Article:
The JavaScript Diaries: Part 7

By Lee Underwood

The window Object

At the top level of the BOM is the window object. This object is comprised of the entire browser window, including the document displayed within the window. All the other objects are child objects of the window object. As I mentioned before, objects are containers, and in this case, the window object is the container that also holds the other objects. Think of it as a big toy box and the other objects in the hierarchy are the toys. The document object, while being a toy, is also a smaller toy box inside the bigger window object. It holds other toys but is contained within the window object. (This is not to diminish the importance of the DOM, of which the document object is at the top of its hierarchy. It's crucial in manipulating documents within the browser window.)

The window object has several properties, methods, and events. We'll be looking at the more commonly used ones (which are cross-browser compatible).

PropertiesMethodsEvent Handlers

As you can see in the table above, you have already worked with some of the window methods, e.g., alert(), confirm() and prompt().


First, we'll take a look at the window properties. I said previously that a property is a component or part of the object. If we think of a car as an object, a car's properties may include a radio and tires. Properties are data containers, just like variables. Besides being a part of an object, they also give information about the object. One important difference is that properties give information about the window object whereas variables do not. An object holds properties that can be accessed from the outside for use in the overall script.


This property is used to check if a window you had previously opened has been closed. It has a Boolean value: it will return true if the window is closed; otherwise, its value is false.

If you write a script that retrieves information from a form in another window, and that window has been closed, it will cause an error in the script. To make sure there's no error, you can write a short script using the closed property to check if the window is still open. An example of such a script is shown below. Place the following script in the <head> portion of an HTML document.

<script type="text/javascript">
var newWin;

function popNewWin() {

function checkWin() {
  if (!newWin || newWin.closed) {
    alert("The window has been closed!");
  else {

Next, place the following code in the <body> portion.

<input type="button" name="win" value="Open window" onClick="popNewWin()"><br>
<input type="button" name="win" value="Check window" onClick="checkWin()">

Let's take a look at what's happening here.

  1. We declared a variable named newWin but didn't initialize it. A value will be given to it in the popNewWin function. If we didn't declare it here, we would get an error when we checked to see if the window using this variable was open. If the window is not open, then the script would produce an error as the variable wouldn't have been declared yet.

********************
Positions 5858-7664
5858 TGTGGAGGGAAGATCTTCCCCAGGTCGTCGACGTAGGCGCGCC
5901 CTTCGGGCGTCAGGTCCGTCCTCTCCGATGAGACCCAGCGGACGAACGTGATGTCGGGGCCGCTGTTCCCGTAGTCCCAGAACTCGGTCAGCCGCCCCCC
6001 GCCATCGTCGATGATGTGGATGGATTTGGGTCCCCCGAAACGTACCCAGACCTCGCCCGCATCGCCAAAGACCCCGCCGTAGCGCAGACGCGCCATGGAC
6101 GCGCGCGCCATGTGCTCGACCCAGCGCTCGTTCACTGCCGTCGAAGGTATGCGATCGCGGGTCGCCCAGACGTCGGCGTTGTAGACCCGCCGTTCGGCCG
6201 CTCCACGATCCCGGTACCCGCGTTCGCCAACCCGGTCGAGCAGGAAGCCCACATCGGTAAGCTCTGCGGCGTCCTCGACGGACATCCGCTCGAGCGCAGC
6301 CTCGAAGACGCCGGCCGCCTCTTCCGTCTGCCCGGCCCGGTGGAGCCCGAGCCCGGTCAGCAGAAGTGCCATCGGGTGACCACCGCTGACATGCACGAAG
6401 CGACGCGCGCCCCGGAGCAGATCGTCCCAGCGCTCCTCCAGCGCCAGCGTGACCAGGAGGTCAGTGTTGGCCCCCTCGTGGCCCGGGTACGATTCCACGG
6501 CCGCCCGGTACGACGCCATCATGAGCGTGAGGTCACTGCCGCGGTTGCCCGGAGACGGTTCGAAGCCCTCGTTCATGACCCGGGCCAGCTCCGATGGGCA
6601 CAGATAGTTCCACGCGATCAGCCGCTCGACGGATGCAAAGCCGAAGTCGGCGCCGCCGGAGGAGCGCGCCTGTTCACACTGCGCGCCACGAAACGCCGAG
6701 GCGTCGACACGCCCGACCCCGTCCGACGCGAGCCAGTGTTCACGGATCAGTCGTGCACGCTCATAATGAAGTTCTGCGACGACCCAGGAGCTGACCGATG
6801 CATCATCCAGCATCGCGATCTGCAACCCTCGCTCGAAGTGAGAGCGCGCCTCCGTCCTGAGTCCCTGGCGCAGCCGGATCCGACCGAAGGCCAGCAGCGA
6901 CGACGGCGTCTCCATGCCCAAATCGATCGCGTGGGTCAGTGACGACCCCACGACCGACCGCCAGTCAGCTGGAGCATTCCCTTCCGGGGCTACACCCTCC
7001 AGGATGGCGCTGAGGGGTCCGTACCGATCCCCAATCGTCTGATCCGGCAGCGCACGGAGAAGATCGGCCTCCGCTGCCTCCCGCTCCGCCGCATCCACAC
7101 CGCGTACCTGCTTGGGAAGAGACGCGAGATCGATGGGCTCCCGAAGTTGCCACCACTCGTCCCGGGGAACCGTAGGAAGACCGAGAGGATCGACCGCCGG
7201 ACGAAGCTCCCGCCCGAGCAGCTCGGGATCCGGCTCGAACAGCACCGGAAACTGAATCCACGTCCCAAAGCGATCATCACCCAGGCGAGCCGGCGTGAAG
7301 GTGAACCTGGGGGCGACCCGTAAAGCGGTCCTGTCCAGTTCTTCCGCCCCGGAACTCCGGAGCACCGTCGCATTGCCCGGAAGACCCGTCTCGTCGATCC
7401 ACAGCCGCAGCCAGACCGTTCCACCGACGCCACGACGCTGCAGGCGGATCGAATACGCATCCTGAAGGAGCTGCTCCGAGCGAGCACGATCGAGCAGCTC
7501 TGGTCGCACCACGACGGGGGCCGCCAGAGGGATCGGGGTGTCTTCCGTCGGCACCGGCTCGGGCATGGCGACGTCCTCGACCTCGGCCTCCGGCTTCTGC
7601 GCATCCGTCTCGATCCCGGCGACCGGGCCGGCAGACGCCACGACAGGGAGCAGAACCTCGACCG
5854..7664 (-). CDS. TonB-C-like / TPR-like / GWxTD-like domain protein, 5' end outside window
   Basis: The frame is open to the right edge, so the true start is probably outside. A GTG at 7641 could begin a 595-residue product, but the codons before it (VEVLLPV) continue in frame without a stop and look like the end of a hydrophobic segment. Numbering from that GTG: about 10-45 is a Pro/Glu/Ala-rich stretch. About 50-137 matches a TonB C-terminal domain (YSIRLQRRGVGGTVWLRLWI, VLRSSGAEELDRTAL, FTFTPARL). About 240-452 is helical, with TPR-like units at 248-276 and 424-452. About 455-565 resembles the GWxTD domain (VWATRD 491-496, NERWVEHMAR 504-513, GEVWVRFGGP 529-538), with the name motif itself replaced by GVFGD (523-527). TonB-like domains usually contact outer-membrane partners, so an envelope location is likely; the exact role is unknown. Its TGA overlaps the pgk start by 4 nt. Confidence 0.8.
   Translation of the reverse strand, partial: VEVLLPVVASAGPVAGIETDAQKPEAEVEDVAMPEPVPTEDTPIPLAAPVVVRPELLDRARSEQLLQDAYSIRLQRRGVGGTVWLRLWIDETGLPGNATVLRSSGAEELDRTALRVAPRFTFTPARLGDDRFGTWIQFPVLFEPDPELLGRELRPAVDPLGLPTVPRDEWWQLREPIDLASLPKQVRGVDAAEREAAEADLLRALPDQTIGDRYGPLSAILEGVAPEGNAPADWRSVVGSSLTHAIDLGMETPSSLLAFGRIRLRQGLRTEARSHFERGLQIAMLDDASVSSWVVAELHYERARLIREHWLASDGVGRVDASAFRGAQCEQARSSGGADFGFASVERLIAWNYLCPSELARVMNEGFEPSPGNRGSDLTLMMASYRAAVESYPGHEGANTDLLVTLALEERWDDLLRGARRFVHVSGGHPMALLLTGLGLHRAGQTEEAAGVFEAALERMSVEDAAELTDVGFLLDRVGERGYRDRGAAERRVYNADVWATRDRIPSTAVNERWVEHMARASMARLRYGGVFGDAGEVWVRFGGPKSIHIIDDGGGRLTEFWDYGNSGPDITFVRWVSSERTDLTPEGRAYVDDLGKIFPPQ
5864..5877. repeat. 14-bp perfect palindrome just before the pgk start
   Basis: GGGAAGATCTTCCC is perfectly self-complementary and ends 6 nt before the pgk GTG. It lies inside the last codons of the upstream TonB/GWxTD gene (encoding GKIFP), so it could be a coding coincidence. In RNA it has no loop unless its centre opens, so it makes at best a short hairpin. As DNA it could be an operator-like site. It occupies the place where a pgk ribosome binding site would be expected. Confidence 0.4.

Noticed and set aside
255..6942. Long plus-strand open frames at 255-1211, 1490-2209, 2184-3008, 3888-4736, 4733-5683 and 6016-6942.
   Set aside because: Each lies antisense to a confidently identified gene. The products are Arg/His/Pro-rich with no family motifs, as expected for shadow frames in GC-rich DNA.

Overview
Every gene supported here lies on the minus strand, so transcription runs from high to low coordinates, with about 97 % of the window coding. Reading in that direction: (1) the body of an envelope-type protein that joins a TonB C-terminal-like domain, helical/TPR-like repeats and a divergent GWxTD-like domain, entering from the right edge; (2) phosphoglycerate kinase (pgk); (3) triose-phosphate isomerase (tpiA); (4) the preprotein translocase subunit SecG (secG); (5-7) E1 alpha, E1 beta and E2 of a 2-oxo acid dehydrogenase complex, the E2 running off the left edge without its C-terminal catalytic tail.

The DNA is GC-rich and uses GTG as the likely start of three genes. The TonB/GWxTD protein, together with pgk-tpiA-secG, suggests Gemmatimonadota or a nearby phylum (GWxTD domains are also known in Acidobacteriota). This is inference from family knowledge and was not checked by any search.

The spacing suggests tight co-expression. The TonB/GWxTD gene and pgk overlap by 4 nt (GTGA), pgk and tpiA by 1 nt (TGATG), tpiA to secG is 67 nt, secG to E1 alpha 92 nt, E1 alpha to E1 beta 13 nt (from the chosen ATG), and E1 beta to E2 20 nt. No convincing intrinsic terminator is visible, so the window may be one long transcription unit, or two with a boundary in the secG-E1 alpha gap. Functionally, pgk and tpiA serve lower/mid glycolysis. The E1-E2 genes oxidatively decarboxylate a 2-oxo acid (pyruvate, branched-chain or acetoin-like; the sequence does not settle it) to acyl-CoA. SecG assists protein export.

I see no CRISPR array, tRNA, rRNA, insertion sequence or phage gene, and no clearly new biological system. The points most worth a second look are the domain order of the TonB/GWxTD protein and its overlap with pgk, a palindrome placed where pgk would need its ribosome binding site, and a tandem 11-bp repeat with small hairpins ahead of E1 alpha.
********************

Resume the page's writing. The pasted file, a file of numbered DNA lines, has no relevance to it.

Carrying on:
2. Next, we created a function, popNewWin.
  3. We then initialized the variable newWin with the value of a window.open() statement.
    • window.open() is a method of the window object. It's used to open a new browser window with specified attributes. We'll look at methods in more detail in our next session but for now let's look at the parameters set forth in this statement:
    • The two sets of double quotes hold the URL of the file to be opened followed by the name of the window. In our case, we are opening a blank, new window.
    • Next, we listed the attributes to be used in displaying the window. We said to show the status bar, size the window to 200 pixels wide by 200 pixels high, and place it 300 pixels from the top of the current browser window and 300 pixels from the left side of the current browser window.
  4. Next, we created another function, checkWin.
  5. We then wrote an if/else statement that said:
    • if the variable newWin does not exist (using the Boolean operator !, meaning "not") or (the Boolean operator ||) the window named newWin is closed, display an alert window with the message, "The window has been closed!";
    • otherwise, bring the window which is linked to the variable newWin to the foreground, using the focus method of the window object.
  6. Next, using the HTML form element, we created two buttons.
    • One button opens the newly created window by calling the popNewWin function.
    • The other button checks to see if the window was closed by calling the checkWin function.
      • We used the onClick event handler in the links. It means that, when the link is clicked on, perform the stated action, which in this case is to execute a JavaScript function. More on event handlers later.

When used with the opener property below, you can check to see if the window that opened it has been closed:

if (window.opener.closed) {

Basically, it says to check to see if a window opened by the current window has been closed. It knows which window to refer to in the statement.

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